Sandnes, Norway (Image: Flickr)

Sandnes, Norway (Image: Flickr)

Last week, Norway announced that it will reduce its greenhouse gas emissions by 40 percent (from 1990 levels) by 2030. In the meantime, the country’s massive sovereign wealth fund has dumped a significant portion of its fossil fuel investments.

As if both those statements weren’t notable enough – Norway has, after all, become the first nation to commit to fossil fuel divestment – the potential ramifications for the rest of the world are even greater. Norway’s sovereign fund (commonly referred to as “the oil fund”) is so large that its divestment will send shockwaves through financial markets.

How big is the fund? Here’s some perspective for you. The population of Norway is about five million people – less than Atlanta’s entire metropolitan area. Last year, Norway’s sovereign wealth fund reported $890 billion in assets, or $178,000 for every Norwegian citizen. According to Quartz, the fund holds about one percent of all the stocks and bonds in the world.

On Thursday, Norges Bank, the manager of the fund, published its first report on how it will be adjusting its portfolio to reflect its environmental and climate change consciousness. In a press release, the fund managers state that it chose to divest from 49 companies in 2014 where “we considered there to be high levels of uncertainty about the sustainability of their business model.”

According to Yngve Slyngstad, CEO of Norges Bank Investment Management, “We have gradually increased the scope of risk-based divestments, both geographically and thematically.”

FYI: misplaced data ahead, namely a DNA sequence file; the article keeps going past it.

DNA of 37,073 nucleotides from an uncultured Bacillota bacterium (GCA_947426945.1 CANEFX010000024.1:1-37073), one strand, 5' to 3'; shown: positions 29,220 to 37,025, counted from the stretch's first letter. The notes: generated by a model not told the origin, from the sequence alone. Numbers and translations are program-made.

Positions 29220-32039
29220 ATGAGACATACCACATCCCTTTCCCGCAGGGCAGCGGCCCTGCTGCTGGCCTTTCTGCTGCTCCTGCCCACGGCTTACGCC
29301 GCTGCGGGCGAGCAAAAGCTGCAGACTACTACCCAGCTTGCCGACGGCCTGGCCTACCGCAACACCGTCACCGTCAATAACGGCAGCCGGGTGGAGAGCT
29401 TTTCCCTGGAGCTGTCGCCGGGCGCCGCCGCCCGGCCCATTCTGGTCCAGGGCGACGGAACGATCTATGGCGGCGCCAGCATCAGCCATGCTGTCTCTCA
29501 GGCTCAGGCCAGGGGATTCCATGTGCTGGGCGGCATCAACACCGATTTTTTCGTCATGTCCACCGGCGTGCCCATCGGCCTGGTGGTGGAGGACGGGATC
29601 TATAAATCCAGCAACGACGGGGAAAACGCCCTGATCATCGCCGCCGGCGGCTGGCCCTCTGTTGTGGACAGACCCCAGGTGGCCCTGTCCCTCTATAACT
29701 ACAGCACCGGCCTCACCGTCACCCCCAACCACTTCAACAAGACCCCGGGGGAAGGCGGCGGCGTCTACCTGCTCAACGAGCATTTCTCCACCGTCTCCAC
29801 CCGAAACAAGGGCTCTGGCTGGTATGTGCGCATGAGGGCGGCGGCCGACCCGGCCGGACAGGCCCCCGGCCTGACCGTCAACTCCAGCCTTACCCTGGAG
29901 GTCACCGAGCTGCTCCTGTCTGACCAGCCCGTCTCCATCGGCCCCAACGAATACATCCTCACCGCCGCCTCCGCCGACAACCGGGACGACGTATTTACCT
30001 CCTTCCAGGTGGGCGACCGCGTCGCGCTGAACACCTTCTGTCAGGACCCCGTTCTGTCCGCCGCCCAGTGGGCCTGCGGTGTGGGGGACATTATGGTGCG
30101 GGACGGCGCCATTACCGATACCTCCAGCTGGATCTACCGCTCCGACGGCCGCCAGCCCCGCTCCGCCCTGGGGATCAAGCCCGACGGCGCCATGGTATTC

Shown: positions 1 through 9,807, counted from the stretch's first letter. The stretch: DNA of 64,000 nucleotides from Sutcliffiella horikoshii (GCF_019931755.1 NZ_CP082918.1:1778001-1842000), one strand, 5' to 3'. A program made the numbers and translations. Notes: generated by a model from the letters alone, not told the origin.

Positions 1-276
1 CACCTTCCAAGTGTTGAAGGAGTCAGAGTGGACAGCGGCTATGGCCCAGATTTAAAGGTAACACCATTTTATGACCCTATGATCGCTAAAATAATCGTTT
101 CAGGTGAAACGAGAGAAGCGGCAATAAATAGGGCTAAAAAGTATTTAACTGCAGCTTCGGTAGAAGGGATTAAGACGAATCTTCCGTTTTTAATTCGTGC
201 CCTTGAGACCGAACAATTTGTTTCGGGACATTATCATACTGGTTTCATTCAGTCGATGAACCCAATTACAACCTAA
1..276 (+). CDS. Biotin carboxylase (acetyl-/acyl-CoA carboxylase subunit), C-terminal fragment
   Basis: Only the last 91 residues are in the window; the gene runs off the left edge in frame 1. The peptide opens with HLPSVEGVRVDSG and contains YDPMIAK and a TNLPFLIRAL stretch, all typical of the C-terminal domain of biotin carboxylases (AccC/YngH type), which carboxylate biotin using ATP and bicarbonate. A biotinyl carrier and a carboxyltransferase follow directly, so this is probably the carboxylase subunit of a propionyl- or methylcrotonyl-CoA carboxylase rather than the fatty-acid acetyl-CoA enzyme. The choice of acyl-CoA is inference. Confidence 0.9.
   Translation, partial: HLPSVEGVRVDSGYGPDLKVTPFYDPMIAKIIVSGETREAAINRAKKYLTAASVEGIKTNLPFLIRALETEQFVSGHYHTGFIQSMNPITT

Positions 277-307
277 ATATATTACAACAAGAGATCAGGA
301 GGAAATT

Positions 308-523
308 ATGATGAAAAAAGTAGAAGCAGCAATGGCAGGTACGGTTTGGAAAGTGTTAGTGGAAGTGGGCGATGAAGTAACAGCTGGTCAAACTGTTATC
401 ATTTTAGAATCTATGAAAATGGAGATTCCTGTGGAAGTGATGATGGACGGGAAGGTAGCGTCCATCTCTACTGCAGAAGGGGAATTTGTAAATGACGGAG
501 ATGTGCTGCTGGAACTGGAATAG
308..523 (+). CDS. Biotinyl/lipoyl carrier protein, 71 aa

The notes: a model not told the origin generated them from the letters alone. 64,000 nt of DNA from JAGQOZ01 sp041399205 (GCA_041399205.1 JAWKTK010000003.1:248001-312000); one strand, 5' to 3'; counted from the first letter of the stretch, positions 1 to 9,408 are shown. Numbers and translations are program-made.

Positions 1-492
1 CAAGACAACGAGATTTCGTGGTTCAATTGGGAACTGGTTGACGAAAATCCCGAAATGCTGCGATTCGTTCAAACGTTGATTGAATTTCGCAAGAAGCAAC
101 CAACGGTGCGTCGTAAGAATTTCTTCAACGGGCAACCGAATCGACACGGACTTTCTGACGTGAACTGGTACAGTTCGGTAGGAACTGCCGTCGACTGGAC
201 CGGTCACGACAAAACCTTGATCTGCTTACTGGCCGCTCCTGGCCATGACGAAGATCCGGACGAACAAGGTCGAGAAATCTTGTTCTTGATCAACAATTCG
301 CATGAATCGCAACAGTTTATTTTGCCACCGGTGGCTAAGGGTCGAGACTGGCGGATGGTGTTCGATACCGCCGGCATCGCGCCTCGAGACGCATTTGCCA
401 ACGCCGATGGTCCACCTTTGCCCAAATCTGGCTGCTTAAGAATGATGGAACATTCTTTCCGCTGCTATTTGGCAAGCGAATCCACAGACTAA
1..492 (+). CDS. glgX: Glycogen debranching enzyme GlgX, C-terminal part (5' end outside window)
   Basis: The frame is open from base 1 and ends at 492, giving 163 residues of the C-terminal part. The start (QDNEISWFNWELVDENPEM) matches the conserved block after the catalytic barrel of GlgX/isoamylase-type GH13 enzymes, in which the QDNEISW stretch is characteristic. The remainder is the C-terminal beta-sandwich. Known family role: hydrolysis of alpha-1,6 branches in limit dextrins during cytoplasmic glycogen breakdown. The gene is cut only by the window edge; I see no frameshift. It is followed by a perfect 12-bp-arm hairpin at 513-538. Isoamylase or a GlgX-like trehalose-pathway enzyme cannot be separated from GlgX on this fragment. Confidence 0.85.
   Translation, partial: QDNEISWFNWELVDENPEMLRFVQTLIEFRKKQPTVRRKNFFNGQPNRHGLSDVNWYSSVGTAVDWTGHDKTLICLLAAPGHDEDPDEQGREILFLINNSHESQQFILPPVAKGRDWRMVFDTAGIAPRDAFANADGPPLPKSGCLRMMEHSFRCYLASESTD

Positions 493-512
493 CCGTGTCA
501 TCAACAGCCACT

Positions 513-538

In total, the fund has divested from 114 companies in the past three years. Most of these were coal-mining groups, but they also included tar sands producers, palm oil producers, cement makers and two mountain-top removal coal operations in the United States.

Norway’s action follows a growing movement in the U.S. and beyond to divest from fossil fuels. The impetus is as much financial as it is environmental, as investors see once-fruitful oil and coal interests becoming “stranded assets” in the face of international regulations and oil’s dwindling value. In January, Goldman Sachs reported that over $900 billion of oil investments may no longer be profitable. Last year, both Stanford University and the Rockefellers joined the divestment movement.

Norway’s fund is not completely fossil-free, however. The Guardian reports that $40 billion of its portfolio remains in fossil fuel companies for the time being.

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